Generating Your Idea
Before you write an application, you first need to have an idea. This step consists of collecting ideas and translating those ideas into a project or program, which will form the foundation of a winning proposal application.
Multiple sources of inspiration are often necessary in order to create a viable research topic. A well-written project should highlight your strengths and interests. It may be helpful at this stage to reach out to colleagues (internally and externally) in a similar or the same field. It's possible your potential project will transform and enhance an existing piece of research.
Consider talking to a potential Program Director prior to writing your proposal. This can often be the most valuable investment when seeking funding. They can give you ideas about the sponsor's funding priorities, whether your project is viable for funding, and a lot of other helpful advice. A related article on this topic is Can We Talk? Contacting Grant Program Officers by Robert Porter (PDF).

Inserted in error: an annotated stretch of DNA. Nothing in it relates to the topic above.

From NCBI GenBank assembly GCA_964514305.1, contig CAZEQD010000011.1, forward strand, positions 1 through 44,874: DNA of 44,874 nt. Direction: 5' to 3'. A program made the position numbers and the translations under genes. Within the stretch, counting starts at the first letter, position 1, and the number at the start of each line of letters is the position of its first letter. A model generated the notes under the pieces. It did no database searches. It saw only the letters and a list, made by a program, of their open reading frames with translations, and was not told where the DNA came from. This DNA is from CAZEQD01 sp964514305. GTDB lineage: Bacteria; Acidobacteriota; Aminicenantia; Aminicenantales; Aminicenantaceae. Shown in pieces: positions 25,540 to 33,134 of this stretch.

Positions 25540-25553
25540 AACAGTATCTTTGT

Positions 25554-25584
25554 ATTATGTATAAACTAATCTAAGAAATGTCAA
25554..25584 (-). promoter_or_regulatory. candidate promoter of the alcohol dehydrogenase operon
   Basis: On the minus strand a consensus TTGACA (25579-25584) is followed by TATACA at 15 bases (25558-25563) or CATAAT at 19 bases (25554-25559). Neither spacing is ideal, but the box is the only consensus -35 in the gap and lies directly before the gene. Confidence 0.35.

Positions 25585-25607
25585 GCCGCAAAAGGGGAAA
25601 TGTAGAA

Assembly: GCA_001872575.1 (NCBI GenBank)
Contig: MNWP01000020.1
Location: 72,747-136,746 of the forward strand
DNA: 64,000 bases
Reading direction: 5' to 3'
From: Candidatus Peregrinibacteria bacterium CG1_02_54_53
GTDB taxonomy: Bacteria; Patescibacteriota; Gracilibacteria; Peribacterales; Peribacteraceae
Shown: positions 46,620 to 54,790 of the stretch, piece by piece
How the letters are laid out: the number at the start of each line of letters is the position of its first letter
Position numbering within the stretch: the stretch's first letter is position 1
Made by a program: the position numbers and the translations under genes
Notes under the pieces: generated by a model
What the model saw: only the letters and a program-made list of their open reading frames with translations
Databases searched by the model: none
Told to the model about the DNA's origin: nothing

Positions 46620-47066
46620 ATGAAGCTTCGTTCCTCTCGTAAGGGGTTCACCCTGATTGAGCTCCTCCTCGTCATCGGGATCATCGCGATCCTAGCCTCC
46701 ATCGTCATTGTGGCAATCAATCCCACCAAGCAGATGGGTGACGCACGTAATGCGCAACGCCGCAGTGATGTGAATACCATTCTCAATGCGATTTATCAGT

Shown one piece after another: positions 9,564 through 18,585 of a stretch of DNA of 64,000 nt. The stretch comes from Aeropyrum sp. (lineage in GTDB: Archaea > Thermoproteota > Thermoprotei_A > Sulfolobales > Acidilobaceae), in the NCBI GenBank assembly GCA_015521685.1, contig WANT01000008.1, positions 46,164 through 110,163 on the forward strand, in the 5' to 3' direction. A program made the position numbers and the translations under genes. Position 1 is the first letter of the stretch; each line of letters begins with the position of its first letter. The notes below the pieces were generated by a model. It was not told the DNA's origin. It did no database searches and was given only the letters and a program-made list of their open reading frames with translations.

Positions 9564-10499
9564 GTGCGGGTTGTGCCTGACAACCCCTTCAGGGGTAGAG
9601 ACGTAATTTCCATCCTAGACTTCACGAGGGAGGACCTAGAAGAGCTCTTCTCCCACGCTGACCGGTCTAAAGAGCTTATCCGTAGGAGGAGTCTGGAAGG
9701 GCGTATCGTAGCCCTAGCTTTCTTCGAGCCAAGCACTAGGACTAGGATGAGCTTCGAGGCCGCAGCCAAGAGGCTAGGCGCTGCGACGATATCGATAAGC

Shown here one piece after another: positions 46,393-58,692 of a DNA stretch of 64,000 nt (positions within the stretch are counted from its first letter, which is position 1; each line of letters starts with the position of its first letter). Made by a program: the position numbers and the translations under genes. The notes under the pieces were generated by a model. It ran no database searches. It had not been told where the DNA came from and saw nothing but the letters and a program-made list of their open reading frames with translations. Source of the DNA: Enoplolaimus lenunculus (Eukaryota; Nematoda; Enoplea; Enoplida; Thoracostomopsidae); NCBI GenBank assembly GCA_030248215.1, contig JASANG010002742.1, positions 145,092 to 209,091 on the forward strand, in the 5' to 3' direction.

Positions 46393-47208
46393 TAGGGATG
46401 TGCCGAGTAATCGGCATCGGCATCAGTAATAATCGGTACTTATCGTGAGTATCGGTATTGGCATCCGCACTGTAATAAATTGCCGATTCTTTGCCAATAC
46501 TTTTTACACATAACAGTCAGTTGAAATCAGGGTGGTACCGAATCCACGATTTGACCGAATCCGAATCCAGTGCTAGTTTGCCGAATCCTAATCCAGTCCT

How do I connect with a Program Officer/Manager at a Federal agency?
Connecting with agency program officers/managers (PMs) typically involves some or all of the following steps and communication.
- Visit agency websites and read through their solicitations and broad agency announcements to figure out which PMs are best aligned with your research.
- Send an introductory email to the PM describing your research and how it might align with their programmatic priorities; request a brief telephone call to explore further.
- Prior to the phone call, send some read-ahead materials--i.e., white paper (1-2 pages) or a few slides.
Provided there is interest, offer to send additional materials (e.g., longer white paper, publications) and/or suggest an in-person meeting the next time you are in the Washington, D.C. area.
Grant Space (The Foundation Center) is a great resource with information on proposal development and writing. The page includes online tutorials, webinars, info on in-person sessions, sample documents, frequently asked questions and much more.